Georgia: “Midnight in the Garden of Good and Evil” by John Berendt
You’ll feel like you’ve walked beneath the moss-draped oaks and through the hauntingly beautiful cemeteries of Savannah after reading this true crime classic that reads more like a novel than a work of nonfiction. The cast of characters are as colorful as the setting, including a voodoo priestess, drag queen, con artist and the society ladies of the Married Woman’s Card Club.
This sweeping novel covers more than 150 years of Hawaiian history through the stories of islanders and invaders, queens and lepers. Kiana Davenport, an islander herself, renders the archipelago in riveting detail, making Hawaii a character in its own right.
This award-winning debut novel from author Emily Ruskovich follows Ann and Wade, a couple living in the rugged landscape of Northern Idaho as Wade’s memory begins to fade. The lyrical prose is as stunning as the story, bringing every small detail of the setting to life.
Illinois: “The Devil in the White City” by Erik Larson
“The Devil in the White City” transports readers through both space and time, taking them back to the Gilded Age during the Chicago World’s Fair. This piece of extraordinary historical nonfiction follows both the men building the White City and the serial killer who used the attraction as a way to lure his victims.
John Green’s wildly popular novel “The Fault in Our Stars” follows Hazel Grace Lancaster and Augustus Waters, two teens suffering from cancer, around the city of Indianapolis.
Reading this tragic love story doubles as a tour around town, with stops at locations like the “Funky Bones” skeleton sculpture in the Virginia B. Fairbanks Art and Nature Park, Monument Circle and Castleton Square Mall.
This 2005 Pulitzer Prize winning novel offers a meditative trip into the American heartland with John Ames, a terminally ill pastor from an Iowa prairie town, as your guide. The fictional town of Gilead took inspiration from the real town of Tabor in the southwest corner of Iowa, and the prose captures this peaceful, pastoral setting.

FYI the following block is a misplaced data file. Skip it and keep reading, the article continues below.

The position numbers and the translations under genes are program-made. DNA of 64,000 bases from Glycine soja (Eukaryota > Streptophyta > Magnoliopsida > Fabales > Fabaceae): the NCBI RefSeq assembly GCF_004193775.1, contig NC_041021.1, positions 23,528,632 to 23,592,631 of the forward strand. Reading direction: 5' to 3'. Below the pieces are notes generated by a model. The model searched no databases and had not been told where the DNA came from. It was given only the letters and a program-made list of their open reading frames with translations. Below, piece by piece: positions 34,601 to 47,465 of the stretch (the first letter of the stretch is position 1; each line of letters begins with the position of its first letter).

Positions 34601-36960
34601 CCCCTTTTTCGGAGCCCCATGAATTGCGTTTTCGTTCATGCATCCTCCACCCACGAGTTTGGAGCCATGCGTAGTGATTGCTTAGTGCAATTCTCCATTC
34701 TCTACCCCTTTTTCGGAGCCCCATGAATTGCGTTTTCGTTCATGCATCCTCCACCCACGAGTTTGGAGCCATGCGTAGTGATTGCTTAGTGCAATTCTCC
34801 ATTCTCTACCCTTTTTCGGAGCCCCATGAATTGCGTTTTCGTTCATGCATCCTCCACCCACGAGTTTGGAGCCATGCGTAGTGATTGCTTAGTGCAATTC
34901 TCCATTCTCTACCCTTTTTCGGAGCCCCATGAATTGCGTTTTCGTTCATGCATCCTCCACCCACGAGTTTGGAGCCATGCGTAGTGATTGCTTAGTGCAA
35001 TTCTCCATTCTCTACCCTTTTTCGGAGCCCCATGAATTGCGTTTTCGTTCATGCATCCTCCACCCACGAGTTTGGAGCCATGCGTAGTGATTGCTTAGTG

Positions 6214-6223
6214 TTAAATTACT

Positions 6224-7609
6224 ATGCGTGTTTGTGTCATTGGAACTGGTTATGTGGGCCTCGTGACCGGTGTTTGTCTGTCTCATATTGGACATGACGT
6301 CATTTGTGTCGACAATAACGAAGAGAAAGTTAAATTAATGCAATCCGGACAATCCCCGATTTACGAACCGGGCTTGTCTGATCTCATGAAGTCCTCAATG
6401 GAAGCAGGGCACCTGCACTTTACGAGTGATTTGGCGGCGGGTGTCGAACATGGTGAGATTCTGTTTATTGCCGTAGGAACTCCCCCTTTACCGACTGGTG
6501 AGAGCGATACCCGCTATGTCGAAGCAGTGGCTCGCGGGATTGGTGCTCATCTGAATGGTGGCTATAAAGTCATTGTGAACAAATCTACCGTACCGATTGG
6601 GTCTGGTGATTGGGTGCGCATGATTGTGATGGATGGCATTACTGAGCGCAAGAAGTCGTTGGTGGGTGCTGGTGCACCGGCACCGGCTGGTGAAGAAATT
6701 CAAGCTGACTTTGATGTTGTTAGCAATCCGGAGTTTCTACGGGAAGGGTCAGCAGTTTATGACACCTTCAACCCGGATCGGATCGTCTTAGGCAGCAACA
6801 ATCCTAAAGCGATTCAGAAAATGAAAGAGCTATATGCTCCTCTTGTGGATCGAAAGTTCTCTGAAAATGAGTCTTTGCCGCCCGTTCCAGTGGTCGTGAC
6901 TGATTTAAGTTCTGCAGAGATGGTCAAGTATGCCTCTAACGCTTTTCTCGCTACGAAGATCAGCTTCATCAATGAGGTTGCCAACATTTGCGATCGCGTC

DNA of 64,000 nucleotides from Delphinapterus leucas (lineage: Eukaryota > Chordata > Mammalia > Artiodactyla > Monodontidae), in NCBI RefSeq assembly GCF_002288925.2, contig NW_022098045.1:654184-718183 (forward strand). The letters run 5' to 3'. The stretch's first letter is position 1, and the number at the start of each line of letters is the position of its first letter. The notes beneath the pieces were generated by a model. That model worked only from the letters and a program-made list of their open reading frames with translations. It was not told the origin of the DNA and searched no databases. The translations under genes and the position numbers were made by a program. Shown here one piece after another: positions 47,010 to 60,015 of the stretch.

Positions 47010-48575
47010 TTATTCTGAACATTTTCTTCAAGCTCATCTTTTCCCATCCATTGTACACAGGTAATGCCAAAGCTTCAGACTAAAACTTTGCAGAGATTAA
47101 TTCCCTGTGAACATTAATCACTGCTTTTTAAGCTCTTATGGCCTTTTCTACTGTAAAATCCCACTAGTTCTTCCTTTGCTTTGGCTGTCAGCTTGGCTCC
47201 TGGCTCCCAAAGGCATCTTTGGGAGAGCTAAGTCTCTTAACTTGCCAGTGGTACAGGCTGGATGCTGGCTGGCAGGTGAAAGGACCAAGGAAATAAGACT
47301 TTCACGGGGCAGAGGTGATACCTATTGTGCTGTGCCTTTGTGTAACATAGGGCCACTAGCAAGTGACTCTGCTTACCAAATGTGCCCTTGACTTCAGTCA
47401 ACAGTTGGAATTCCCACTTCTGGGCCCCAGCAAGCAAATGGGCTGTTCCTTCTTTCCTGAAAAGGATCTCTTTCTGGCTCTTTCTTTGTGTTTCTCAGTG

What better tour guide to take you through Kansas than Doc Holliday himself? This bit of historical fiction from Mary Doria Russell traces the early days of Dr. John Henry Holliday as he makes his way to Dodge City and strikes up an unlikely friendship with lawman Wyatt Earp.
If you can’t visit historic Dodge City for yourself, this is the next best thing.
Kentucky: “Shiloh and Other Stories” by Bobbie Ann Mason
Bobbie Ann Mason welcomes readers to Western Kentucky in her debut series of short stories. Her native turf comes alive through these explorations of the New South as it evolves from its rural past into the modern day, tackling issues ranging from feminism to the rise of video games.
Louisiana: “A Confederacy of Dunces” by John Kennedy Toole
John Kennedy Toole describes Ignatius J. Reilly, his protagonist in this comic masterpiece, as “a Don Quixote of the French Quarter.” Reilly’s humorous adventures take readers through the streets of New Orleans, introducing us to some of the city’s most eclectic (fictional) characters and real-life locations.
Maine: “The Country of the Pointed Firs and Other Stories” by Sarah Orne Jewett
“The Country of the Pointed Firs” transports readers to coastal Maine in a series of short stories from the perspective of a visiting writer who has fallen in love with the small town of Dunnet Landing.
While the setting is fictional, the details evoke images of Acadia National Park and Mount Desert Island, as well as what life is like in a Maine fishing community.